GEAR | Volvo Penta, Danfoss to help power world’s first fleet of commercial autonomous exploration vessels

MEPS WEEK
Photo: Ocean Infinity

Volvo Penta and Danfoss Editron have been commissioned by Grovford Mek Verksted (GMV) shipyard to power the world’s first fleet of autonomous robot exploration vessels for commercial use.

Seafloor analysis and oceanography company Ocean Infinity has invested in the Armada fleet of advanced unmanned vessels. The fleet will be made up of two sizes of vessels, both of which will be 100 per cent diesel-electric.

The fully hybrid-electric vessels will be powered by Volvo Penta DC generator sets and Danfoss DC grid controls. Danfoss will provide the energy management system and propulsion control for each vessel while the engines behind the power management will be variable speed gensets delivered by Volvo Penta.

The Volvo Penta D8 MH variable-speed engine will power the marine generator sets on board. This all-new D8 engine is ideal for the autonomous vessels due to its compact size and high power-to-weight ratio. Additionally, the engine’s low fuel consumption helps ensure significant CO2 reduction.

These vessels will be in the open ocean far away from land and maintenance providers, hence Ocean Infinity’s need for reliable and efficient components.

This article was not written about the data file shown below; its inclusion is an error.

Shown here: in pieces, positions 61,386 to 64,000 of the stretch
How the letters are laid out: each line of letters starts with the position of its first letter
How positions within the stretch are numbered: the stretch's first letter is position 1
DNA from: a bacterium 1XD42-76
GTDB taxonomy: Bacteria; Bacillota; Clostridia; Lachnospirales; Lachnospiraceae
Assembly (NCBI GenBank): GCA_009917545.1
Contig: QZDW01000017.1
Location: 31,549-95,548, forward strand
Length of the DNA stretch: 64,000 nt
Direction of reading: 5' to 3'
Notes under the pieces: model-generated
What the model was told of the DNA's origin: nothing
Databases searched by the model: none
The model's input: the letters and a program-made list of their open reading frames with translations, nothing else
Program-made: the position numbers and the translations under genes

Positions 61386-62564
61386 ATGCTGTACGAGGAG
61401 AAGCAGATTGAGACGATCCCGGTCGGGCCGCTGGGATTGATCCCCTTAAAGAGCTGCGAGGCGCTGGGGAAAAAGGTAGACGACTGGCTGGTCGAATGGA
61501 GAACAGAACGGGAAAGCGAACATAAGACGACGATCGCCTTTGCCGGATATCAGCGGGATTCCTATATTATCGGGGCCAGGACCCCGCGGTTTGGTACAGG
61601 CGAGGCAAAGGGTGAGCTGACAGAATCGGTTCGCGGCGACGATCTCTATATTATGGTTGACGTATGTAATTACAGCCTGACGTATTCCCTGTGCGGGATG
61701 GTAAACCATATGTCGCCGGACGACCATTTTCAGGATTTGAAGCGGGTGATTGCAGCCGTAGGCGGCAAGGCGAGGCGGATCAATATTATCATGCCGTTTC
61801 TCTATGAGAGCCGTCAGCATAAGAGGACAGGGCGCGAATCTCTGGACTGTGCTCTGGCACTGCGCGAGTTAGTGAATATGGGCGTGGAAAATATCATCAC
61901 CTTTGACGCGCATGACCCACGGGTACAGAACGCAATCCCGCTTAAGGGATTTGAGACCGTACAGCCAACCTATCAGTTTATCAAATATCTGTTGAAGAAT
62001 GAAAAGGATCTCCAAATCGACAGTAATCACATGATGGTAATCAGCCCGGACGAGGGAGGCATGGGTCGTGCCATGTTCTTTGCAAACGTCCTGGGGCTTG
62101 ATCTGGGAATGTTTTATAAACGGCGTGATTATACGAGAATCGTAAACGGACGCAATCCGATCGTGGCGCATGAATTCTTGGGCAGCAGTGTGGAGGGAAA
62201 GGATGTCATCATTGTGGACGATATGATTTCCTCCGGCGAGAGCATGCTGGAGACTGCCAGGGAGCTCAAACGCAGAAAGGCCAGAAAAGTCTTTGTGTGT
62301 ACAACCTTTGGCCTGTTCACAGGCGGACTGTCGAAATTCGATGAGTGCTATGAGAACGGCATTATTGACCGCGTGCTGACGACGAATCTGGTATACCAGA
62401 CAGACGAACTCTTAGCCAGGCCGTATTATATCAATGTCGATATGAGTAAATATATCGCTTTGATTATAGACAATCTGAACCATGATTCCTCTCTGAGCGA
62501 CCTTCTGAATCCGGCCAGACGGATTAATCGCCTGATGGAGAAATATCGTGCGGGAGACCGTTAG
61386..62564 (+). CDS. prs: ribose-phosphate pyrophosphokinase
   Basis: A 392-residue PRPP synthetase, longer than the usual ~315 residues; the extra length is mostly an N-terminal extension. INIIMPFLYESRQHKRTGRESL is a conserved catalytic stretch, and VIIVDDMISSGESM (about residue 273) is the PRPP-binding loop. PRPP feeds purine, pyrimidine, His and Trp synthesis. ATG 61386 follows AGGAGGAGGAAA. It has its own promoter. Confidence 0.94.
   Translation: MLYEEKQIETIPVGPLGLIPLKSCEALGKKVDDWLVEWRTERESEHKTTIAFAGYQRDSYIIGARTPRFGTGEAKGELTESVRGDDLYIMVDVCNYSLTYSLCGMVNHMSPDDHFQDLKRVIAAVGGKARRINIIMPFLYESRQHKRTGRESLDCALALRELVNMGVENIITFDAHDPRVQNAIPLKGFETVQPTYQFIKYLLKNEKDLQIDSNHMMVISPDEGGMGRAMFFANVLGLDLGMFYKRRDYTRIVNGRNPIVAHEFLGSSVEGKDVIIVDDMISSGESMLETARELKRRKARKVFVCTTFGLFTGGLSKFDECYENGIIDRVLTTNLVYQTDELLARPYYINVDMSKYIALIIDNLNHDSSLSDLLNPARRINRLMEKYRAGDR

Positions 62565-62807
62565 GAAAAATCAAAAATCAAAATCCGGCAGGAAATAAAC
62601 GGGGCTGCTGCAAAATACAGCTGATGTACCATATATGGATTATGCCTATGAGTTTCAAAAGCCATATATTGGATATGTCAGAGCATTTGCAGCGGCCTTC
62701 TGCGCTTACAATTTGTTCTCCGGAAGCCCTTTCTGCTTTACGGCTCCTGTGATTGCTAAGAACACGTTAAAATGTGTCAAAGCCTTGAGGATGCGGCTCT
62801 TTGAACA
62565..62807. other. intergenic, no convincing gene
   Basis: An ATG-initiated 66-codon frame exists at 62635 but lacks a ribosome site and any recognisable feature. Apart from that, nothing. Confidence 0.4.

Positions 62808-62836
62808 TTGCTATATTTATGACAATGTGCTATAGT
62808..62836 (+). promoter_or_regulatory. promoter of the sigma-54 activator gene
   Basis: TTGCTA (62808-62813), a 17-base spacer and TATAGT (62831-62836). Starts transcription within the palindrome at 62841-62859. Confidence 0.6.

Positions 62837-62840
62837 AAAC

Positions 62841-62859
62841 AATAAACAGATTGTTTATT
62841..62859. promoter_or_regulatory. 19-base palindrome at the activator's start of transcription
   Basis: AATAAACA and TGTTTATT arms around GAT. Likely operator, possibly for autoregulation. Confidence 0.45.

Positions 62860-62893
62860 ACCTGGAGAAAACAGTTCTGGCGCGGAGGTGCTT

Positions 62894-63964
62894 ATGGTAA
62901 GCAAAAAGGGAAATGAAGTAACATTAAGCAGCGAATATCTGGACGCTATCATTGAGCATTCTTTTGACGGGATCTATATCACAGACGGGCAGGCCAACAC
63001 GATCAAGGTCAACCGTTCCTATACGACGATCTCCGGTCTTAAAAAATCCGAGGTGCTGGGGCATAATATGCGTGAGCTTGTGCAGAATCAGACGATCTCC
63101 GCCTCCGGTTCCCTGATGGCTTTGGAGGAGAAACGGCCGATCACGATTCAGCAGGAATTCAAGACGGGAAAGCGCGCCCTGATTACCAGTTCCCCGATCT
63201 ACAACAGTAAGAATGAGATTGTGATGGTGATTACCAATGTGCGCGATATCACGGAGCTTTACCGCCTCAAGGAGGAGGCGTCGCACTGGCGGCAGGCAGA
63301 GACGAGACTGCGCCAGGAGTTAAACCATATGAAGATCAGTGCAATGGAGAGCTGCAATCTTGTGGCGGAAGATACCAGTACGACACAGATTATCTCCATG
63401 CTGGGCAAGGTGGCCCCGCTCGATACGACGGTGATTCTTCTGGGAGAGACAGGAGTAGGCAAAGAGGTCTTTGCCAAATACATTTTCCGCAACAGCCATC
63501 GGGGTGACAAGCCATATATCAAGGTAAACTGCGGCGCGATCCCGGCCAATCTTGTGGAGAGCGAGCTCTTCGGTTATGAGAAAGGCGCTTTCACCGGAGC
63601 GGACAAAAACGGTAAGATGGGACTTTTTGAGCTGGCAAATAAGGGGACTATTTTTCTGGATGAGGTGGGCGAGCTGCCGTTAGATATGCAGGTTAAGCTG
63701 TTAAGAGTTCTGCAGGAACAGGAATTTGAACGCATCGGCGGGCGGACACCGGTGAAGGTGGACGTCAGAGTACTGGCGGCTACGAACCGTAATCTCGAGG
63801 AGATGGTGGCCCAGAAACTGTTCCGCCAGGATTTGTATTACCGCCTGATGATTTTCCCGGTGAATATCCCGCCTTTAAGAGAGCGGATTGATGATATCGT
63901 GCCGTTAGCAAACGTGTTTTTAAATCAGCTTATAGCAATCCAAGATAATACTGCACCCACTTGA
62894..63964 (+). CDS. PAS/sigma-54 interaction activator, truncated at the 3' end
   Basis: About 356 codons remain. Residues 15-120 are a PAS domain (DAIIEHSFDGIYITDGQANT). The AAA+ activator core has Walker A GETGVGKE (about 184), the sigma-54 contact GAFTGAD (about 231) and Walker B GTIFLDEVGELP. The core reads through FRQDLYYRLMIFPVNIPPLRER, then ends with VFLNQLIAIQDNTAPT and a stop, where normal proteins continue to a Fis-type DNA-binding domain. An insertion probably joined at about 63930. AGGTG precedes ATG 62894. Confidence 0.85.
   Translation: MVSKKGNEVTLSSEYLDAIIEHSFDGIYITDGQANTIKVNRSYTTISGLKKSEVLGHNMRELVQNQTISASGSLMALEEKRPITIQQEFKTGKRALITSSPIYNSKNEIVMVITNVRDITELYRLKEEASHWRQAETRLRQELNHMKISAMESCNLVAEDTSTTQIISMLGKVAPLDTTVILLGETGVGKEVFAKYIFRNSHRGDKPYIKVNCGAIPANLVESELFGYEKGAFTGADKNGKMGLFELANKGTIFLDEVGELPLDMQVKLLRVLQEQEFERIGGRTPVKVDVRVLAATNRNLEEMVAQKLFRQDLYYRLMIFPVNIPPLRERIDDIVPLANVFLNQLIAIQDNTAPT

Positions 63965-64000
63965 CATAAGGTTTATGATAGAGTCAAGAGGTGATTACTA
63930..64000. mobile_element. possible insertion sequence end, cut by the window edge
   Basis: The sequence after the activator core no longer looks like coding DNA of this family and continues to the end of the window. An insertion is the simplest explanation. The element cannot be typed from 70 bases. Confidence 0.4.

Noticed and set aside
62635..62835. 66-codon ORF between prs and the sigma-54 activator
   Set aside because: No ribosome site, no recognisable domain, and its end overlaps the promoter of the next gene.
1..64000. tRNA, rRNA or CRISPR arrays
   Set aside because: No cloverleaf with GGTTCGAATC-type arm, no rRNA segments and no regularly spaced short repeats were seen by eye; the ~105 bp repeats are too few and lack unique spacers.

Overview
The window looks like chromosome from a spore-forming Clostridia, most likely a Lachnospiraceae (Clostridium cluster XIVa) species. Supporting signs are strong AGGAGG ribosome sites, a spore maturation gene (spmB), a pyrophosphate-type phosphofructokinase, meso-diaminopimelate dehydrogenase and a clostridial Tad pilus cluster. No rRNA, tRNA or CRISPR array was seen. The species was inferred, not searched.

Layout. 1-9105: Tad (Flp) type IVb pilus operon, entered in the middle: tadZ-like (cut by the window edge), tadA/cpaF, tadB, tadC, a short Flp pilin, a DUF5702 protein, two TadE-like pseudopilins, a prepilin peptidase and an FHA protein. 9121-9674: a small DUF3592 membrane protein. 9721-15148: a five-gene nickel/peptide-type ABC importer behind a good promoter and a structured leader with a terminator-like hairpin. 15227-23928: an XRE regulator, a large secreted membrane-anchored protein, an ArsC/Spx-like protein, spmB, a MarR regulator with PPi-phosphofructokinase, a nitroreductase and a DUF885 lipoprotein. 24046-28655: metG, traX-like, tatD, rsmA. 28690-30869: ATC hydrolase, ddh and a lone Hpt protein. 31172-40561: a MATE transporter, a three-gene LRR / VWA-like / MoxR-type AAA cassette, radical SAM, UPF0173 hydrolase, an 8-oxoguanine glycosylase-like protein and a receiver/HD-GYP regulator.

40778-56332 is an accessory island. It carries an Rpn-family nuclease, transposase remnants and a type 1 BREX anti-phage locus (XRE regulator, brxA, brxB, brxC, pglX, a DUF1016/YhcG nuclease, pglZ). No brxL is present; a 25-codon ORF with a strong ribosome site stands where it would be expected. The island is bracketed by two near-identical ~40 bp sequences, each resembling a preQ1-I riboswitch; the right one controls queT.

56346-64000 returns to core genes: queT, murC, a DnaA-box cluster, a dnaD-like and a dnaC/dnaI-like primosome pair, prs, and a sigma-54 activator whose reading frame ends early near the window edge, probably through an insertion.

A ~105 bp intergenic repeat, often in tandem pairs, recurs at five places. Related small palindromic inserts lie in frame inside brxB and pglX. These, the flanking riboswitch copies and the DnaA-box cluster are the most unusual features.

This fleet of autonomous vessels will provide new opportunities for deep-sea exploration. Each vessel will be able to launch separate remotely operated underwater vehicles (ROVs).

The unmanned submarine-like ROVs will reach depths of up to 6,000 metres and carry out surveys on pipeline routes as well as collect vital seismic data.

Currently, ROVs need to be tethered to manned research vessels, and this is expected to result in high operating costs. However, this new fleet of autonomous surface vessels will mean that ROVs can be operated – without a nearby host vessel – via satellites from onshore facilities in Texas and Southampton in the UK.

This approach to commercial deep-sea exploration is expected to help deliver efficient operations, cut costs significantly, and reduce the harmful environmental impact sometimes associated with traditional operations.

The first four vessels in the Armada fleet are due to be delivered to Ocean Infinity in 2021, with the remaining robots completed in the next months.

See all the other news, reviews and features of this month’s Marine Engines and Propulsion Systems Week right here.


Baird Maritime Gear Editor

The latest maritime gear and service news from across the globe.